It’s finally over: the flood of e-mails that every single human being who possesses an inbox has received in the last few weeks thanks to the new data protection rules by the EU. These rules, called GDPR, have caused havoc even before becoming effective on May 25, and have probably caused the greatest spam wave of all time – all in the name of fighting against spam of course.
On the day the rules came into effect, several US pages panickingly switched off their platforms in EU countries,among them the Los Angeles Times, the Chicago Tribune, New York Daily News, and Orlando Sentinel. But not only newspapers have blocked Europeans ever since: the list also includesShoes.com,Instapaper, and the History Channel. Meanwhile, ad companies, being hit the most by the new rules, have pulled out of the EU altogether, including Drawbridge and Verve , citing the GDPR as the reason that they can’t continue their business on the Continent anymore. Those staying have had to incur gigantic costs: British companies have reportedly sunk 1.1 billion dollars, and Americans 7.8 billion in preparation for GDPR.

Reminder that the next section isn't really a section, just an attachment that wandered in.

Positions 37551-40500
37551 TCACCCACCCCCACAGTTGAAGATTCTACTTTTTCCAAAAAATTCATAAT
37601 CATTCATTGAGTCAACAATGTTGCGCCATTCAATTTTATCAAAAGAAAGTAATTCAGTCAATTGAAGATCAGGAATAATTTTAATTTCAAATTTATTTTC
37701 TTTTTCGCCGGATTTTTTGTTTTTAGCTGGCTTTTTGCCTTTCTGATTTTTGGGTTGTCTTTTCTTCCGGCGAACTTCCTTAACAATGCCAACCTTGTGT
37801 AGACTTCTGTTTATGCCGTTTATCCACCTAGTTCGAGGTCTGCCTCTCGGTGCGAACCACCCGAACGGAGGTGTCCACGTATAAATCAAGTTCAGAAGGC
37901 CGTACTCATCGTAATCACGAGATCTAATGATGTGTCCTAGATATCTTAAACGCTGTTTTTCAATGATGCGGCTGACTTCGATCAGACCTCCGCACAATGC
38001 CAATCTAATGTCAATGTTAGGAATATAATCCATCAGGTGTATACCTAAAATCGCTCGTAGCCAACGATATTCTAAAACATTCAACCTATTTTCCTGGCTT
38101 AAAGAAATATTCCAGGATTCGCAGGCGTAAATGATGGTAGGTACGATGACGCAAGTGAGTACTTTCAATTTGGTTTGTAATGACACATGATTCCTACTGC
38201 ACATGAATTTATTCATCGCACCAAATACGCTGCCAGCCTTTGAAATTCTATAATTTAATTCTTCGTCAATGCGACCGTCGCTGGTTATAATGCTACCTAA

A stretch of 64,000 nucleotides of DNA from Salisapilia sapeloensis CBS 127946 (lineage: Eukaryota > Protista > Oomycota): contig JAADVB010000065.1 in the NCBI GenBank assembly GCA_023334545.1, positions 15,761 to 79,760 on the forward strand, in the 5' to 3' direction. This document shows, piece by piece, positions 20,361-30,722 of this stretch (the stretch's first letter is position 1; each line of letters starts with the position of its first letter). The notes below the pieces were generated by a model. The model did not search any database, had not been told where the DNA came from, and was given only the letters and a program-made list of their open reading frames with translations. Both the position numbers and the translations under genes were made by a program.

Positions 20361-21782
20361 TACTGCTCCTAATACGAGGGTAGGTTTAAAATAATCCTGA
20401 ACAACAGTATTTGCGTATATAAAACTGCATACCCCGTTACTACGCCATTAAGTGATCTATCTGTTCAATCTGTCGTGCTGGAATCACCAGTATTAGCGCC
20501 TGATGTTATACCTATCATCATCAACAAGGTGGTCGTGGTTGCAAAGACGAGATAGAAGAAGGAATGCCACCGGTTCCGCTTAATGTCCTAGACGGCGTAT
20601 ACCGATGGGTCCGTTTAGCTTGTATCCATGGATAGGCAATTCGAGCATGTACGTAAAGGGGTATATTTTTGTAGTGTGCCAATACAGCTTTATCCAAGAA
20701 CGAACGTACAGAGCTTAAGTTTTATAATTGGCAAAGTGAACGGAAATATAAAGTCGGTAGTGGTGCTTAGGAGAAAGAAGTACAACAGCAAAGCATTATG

Meanwhile, Europeans have been left grappling what to do. This is especially true for small- and medium-sized companies, NGOs, the press, and think tanks. Indeed, this has led to one profession profiting quite a bit from GDPR: lawyers. As Politico reports , for lawyers, the GDPR’s gestation period has amounted to a cash bonanza. Legal professionals refer to the 88-page law as the “gift that keeps on giving” due to the rich stream of billable hours and contractual work that come with it.
Realizing something? In all of the chaos, we haven’t mentioned Google and Facebook a single time. Now, it is true that the two corporations were hit with lawsuits of 8.8 billion euros on the first day. Those were filed by Austrian activist Max Schrems, and one single quote of his will be enough to see his understanding of voluntary cooperation in a market system:
Facebook has even blocked accounts of users who have not given consent. In the end users only had the choice to delete the account or hit the agree button – that’s not a free choice, it more reminds of a North Korean election process.
To translate: Facebook blocking users who do not agree to the conditions to use Facebook is the same as the election process of the world’s most evil dictatorship.